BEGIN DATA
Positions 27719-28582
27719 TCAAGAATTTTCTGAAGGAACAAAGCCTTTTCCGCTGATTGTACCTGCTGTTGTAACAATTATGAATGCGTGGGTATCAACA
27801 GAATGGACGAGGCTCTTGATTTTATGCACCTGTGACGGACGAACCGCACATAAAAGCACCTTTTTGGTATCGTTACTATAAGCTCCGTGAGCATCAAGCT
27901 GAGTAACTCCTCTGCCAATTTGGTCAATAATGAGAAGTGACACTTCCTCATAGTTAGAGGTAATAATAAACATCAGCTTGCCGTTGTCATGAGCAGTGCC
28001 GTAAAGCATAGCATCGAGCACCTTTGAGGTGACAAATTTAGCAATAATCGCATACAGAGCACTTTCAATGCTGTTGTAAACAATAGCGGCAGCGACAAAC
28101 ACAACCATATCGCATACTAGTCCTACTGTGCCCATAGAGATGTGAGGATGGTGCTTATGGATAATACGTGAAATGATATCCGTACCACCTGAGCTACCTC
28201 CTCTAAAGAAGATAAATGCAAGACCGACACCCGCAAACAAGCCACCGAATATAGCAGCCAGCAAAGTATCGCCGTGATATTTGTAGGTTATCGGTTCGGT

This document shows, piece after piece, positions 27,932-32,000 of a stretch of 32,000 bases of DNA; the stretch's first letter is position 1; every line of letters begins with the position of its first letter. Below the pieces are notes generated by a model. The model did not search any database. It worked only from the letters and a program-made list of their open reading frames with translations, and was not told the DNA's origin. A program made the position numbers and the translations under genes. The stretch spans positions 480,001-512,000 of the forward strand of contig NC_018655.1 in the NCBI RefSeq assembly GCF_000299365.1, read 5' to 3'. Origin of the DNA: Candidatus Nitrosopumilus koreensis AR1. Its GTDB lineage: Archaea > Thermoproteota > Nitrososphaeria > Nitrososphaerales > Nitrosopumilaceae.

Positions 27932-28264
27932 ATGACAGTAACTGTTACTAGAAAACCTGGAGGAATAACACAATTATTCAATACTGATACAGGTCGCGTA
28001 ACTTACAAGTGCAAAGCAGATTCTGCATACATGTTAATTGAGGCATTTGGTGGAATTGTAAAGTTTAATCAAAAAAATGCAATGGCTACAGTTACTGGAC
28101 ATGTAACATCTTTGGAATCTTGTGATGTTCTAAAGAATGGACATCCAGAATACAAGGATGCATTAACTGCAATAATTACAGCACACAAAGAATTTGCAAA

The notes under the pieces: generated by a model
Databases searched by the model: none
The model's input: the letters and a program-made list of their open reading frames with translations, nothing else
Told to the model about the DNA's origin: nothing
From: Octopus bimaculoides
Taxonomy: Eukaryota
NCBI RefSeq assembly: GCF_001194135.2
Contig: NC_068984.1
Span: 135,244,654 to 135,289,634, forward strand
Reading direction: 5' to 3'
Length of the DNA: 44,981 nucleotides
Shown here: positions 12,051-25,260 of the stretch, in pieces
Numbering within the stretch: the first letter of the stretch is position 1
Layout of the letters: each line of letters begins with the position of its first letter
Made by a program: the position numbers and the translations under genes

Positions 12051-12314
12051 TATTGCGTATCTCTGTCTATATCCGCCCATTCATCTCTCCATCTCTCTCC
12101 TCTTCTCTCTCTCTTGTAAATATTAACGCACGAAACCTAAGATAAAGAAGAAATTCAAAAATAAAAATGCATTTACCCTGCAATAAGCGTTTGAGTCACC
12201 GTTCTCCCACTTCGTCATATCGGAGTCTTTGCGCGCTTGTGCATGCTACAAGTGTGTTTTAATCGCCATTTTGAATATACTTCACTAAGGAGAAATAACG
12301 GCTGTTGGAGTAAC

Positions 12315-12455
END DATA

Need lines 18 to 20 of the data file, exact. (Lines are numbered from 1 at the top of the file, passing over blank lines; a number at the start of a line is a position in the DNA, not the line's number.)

Taxonomy: Eukaryota
NCBI RefSeq assembly: GCF_001194135.2
Contig: NC_068984.1